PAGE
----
What features are essential to being a person? What separates you from other individuals? In one sense your self-identity is the way you characterize yourself as an individual. What are these characterizing qualities? Also your self-identity is what makes you the same person over time. What is it that allows us to be individual people at all? Whatever our attempts to answer the problems of self-identity, it begins with the fact of our consciousness. Ideas concerning consciousness assume some metaphysical claims that have been questioned. We will look at some of these claims in the following chapter.
Sometimes we are not aware of our identities, sometimes we are self-conscious, or very aware of our identities. Many philosophers have argued that self-consciousness is not just crucial to having a concept of one's own individuality, but is also crucial for establishing that one is an enduring self. Descartes knows that he exists and continues to exist as long as he is a "thing that thinks." This consciousness that allows us to know that we exist composes our soul, a substance. Descartes is saying that self-identity depends on consciousness.
Locke believes that self-identity depends on our having the same consciousness and memories. He differs from Descartes because he distinguishes between a substance (the soul) and consciousness. Locke's idea that memory is what constitutes a self-identity is inspired by the Cartesian notion that a person's relationship to her own thoughts is unique. You cannot think my thoughts, and I cannot think yours. According to Locke, memory provides an infallible link between what we might call different "stages" of a person.
There are two objections: (1) we forget much of what we experience, and (2) our memories are not always accurate.
Hume concludes that the idea of a self is simply a fiction. This is because he believes that when we are self-conscious we are only aware of fleeting thoughts, feelings and perceptions, we do not have an impression of the self or a thinking substance. He believes that because we are used to spatiotemporal continuity of an object (we see a tree, and believe that it is the tree we saw a moment ago) we rely on resemblance as a criterion of identity. He believes that we cannot even establish the identity of objects on this account. Hume's argument "I can never catch myself" relies on a presupposition, he is presupposing that there is a "myself" to be caught.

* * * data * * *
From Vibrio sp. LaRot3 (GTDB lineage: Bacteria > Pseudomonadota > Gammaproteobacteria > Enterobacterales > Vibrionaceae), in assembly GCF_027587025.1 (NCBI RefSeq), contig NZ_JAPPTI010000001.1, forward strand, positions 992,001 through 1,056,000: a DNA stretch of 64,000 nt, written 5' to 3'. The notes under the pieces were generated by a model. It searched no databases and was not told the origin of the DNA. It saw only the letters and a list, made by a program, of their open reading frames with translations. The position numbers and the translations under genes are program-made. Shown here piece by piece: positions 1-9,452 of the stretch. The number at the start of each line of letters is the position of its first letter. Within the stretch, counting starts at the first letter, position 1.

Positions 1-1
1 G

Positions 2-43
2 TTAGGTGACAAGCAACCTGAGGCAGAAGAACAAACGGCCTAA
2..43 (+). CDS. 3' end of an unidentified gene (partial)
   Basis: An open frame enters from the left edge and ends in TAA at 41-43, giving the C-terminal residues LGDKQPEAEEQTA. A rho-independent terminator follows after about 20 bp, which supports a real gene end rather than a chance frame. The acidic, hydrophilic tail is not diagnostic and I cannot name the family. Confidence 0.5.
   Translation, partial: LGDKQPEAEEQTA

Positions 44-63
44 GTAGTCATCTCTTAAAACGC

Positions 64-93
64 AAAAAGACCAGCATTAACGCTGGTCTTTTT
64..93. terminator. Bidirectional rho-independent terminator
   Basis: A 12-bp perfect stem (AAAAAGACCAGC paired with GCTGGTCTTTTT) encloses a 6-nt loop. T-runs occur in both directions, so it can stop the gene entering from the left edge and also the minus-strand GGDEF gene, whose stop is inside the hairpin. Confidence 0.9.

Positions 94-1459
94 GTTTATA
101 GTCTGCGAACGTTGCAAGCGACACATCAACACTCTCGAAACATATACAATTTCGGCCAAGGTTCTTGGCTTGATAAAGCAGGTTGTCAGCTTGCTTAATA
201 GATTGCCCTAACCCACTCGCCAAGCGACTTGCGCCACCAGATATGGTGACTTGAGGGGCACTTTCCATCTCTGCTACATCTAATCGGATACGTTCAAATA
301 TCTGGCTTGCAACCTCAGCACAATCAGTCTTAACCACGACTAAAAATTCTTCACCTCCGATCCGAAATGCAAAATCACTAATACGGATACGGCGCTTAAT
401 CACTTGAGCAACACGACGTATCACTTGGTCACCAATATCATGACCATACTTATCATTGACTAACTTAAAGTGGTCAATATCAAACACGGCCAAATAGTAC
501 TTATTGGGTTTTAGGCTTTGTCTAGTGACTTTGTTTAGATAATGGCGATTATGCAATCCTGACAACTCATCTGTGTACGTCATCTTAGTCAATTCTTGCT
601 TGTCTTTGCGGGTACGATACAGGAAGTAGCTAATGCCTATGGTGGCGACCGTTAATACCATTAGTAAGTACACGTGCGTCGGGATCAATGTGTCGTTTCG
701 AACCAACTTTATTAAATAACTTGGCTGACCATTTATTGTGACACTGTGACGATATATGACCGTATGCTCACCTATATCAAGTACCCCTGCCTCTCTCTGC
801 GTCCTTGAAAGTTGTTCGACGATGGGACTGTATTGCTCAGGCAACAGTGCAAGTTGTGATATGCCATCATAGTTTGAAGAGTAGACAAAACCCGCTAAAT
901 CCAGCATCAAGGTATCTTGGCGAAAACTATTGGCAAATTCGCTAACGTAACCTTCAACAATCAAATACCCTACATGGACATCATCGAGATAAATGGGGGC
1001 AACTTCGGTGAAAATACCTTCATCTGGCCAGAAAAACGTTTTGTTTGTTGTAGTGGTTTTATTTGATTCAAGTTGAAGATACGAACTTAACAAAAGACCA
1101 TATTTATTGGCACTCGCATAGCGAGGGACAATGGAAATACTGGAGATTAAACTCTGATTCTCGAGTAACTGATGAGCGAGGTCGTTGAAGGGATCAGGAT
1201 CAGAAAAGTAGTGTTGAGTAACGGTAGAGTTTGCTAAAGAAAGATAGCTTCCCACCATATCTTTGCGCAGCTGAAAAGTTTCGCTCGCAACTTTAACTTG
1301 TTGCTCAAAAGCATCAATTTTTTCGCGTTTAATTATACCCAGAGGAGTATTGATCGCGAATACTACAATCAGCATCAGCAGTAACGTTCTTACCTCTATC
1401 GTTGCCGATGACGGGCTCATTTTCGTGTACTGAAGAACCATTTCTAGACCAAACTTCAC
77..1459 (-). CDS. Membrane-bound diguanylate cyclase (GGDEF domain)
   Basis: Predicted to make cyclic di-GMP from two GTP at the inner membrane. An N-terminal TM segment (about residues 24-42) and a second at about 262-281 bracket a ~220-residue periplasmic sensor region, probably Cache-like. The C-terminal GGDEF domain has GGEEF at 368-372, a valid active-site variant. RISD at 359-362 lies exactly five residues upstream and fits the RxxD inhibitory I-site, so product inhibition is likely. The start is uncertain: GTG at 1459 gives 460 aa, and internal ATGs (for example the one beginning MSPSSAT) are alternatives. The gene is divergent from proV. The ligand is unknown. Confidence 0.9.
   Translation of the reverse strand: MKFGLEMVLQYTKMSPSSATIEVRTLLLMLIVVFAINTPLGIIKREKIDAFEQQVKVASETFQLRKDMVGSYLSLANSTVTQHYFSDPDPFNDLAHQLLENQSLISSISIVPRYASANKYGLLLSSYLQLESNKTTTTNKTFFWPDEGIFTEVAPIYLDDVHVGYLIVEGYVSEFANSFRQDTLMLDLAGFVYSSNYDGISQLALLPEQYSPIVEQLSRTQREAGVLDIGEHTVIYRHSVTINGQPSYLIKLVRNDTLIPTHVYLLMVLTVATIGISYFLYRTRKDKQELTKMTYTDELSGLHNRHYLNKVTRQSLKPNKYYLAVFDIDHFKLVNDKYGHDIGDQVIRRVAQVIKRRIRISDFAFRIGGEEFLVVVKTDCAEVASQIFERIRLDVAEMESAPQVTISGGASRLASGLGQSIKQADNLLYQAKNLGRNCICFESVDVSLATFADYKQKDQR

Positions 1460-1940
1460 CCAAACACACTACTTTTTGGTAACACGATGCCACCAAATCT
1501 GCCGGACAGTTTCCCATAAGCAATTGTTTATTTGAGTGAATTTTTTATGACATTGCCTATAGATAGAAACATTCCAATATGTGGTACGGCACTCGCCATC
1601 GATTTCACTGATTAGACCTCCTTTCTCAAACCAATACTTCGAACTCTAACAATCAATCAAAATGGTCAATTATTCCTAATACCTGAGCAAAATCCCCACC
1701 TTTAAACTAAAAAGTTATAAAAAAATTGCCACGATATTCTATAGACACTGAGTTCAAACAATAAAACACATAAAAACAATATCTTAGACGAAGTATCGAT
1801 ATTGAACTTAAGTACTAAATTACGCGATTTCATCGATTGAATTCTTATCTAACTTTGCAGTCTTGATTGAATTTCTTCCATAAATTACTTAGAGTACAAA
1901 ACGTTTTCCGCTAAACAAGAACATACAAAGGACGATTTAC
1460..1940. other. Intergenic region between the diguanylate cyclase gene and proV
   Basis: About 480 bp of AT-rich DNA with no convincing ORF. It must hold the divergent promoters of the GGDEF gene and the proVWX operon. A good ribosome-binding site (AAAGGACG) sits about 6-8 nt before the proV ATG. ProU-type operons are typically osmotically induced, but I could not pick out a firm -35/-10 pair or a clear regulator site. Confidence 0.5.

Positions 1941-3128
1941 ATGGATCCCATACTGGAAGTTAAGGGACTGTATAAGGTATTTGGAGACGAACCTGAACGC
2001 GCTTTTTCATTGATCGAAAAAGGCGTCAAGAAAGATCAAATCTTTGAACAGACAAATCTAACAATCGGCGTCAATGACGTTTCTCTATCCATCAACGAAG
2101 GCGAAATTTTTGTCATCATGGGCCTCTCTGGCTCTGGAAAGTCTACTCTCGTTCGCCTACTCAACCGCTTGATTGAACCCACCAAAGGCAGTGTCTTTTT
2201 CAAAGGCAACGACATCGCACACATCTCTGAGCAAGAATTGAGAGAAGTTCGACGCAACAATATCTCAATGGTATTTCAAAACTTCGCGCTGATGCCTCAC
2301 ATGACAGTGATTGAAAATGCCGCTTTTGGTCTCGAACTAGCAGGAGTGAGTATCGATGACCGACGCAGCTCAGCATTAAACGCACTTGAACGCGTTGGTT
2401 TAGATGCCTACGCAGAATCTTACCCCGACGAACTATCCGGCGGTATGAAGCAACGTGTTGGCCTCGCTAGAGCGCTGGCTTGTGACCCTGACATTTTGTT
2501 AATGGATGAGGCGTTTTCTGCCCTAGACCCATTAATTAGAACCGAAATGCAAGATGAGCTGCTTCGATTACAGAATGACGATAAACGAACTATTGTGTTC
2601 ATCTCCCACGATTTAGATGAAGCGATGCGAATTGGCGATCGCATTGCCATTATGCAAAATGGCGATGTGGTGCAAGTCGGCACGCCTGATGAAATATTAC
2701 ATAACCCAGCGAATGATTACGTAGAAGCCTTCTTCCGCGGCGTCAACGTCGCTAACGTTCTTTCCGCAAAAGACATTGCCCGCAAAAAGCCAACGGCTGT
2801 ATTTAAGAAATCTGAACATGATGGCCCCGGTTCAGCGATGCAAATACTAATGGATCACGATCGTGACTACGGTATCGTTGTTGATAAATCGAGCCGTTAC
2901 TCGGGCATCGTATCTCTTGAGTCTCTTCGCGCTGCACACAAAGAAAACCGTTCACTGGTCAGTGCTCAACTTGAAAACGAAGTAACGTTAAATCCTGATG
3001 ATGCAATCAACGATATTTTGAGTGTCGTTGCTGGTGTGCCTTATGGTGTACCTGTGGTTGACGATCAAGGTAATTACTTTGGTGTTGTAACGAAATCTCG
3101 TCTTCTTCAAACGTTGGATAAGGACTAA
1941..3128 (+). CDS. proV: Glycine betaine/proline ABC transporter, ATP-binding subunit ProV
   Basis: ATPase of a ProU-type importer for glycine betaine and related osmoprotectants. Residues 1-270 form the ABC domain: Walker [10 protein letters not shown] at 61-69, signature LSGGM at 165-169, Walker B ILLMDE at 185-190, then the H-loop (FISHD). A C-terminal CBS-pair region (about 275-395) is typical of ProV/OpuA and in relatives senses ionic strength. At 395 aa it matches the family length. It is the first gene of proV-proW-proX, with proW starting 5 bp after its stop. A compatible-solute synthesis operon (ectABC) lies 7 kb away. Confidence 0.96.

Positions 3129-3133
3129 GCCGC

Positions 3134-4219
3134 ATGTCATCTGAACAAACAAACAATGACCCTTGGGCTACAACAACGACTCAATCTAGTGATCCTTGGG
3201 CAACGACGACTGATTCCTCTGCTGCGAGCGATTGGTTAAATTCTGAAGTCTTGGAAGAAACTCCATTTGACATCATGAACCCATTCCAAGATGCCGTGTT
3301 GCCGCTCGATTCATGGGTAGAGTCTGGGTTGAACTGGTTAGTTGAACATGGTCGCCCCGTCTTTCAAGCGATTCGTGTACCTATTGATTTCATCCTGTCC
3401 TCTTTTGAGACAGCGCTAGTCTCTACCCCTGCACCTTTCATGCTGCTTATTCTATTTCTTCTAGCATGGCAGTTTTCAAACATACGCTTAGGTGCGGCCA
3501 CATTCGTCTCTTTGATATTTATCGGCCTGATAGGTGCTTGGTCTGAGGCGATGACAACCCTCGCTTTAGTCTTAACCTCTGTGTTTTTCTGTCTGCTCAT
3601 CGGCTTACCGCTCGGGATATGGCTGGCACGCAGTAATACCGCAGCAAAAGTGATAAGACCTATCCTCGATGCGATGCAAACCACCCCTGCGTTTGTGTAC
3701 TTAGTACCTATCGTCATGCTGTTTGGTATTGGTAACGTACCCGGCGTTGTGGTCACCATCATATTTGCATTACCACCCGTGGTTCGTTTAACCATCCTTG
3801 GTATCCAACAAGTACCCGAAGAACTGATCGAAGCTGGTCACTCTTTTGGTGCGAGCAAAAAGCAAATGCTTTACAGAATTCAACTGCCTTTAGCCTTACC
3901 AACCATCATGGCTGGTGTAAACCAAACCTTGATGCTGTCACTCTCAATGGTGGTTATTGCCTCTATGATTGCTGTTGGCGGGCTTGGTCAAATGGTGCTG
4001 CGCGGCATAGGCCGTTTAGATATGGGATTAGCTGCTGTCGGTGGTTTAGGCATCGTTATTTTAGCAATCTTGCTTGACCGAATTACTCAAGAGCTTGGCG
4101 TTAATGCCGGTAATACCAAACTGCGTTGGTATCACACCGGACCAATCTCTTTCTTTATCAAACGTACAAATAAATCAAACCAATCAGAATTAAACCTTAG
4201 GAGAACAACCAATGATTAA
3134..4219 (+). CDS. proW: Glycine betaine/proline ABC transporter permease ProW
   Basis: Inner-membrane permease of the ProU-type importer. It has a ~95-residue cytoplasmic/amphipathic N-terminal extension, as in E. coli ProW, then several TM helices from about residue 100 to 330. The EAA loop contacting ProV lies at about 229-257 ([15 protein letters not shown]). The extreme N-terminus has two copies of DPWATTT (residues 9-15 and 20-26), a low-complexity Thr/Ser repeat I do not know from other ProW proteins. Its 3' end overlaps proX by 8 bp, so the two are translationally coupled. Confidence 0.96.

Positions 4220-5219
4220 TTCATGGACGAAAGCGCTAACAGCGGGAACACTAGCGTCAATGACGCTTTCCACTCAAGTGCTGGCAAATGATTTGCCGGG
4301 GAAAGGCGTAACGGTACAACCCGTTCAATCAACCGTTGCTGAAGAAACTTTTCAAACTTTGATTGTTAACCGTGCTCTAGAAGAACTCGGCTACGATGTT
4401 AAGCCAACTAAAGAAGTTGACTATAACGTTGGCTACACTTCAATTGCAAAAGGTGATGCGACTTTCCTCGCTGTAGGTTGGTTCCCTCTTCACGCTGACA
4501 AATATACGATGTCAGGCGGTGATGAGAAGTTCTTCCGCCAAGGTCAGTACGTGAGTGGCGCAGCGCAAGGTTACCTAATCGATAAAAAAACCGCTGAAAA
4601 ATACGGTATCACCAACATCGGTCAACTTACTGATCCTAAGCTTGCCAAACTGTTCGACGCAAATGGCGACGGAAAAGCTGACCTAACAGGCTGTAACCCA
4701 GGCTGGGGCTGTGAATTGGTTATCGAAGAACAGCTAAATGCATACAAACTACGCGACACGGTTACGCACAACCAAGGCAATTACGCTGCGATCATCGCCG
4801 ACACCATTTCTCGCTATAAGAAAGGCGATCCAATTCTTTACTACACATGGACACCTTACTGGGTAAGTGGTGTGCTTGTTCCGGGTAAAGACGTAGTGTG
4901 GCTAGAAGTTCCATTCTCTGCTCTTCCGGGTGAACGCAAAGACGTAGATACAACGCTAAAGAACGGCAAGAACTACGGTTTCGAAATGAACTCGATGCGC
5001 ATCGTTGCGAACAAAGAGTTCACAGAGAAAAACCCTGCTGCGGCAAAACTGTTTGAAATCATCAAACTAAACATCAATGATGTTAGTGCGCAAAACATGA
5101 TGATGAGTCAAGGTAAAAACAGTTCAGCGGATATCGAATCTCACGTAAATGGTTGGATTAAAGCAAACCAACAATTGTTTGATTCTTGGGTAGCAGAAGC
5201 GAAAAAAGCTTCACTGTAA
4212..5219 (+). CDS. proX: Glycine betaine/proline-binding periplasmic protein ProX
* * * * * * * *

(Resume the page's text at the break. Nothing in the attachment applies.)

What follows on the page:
Kant agrees with Hume, identity is not found in self-consciousness. The enduring self is not an object of experience. It is transcendental. By "transcendental," Kant means what is a necessary condition for the possibility of any experience. If there was a different self at each moment of consciousness, we would not be able to perceive anything. Because we do experience objects, we must assume that we have a unified consciousness that combines all of these impressions into the perception of these objects. This is Kant's self.
The "I" that had the experience can always be found.
The self, for Kant, is also the activity of applying the rules by which we organize our experience. We must "synthesize" our experiences into a unity, for we could not come to have any knowledge otherwise. He calls this "the transcendental unity of apperception." He calls this self the transcendental ego, because it is basic and necessary for all human experience.
Kant objects to Descartes on three grounds. (1) Our concern with self-consciousness is given impetus because we are not often self-conscious. (2) Kant does not believe that the thinking self is a thinking thing because the self is not in our experience but rather responsible for it. The self is an activity, which undermines the traditional concept of the soul. Finally, (3) Kant believes that we need two very different conceptions of self. The first is that the transcendental self is essential to being a self and the second is the idea of the empirical ego, which includes all of those particular things that make us different people. This allows us to differentiate between particular selves.
Self-identity is the way that you think about yourself. It is a mask and a role that you wear in every social encounter. The way in which a contemporary Chinese farmer thinks of himself and judges himself is very different from that of a contemporary American college student. When you say that people are "essentially the same," then you believe that there are universal criteria for self-identity and that the differences between people are merely superficial.
Existentialism believes that self-identity, in every case is a matter of choice. Jean Paul Sartre believed that there were no set standards for self-identity, either for individuals or for people in general. There is no such thing as "human nature" and what we are-and what it means to be a human being-are always matters of decision. There is no correct choice, there are only choices.
On the existentialist account, each person chooses which facts are to be considered as essential to one's self-identity. The facts alone are not enough to judge a person (this is called facticity) the person's projections into the future, their ambitions, intentions, hopes etc. also have to be considered (a person's transcendence).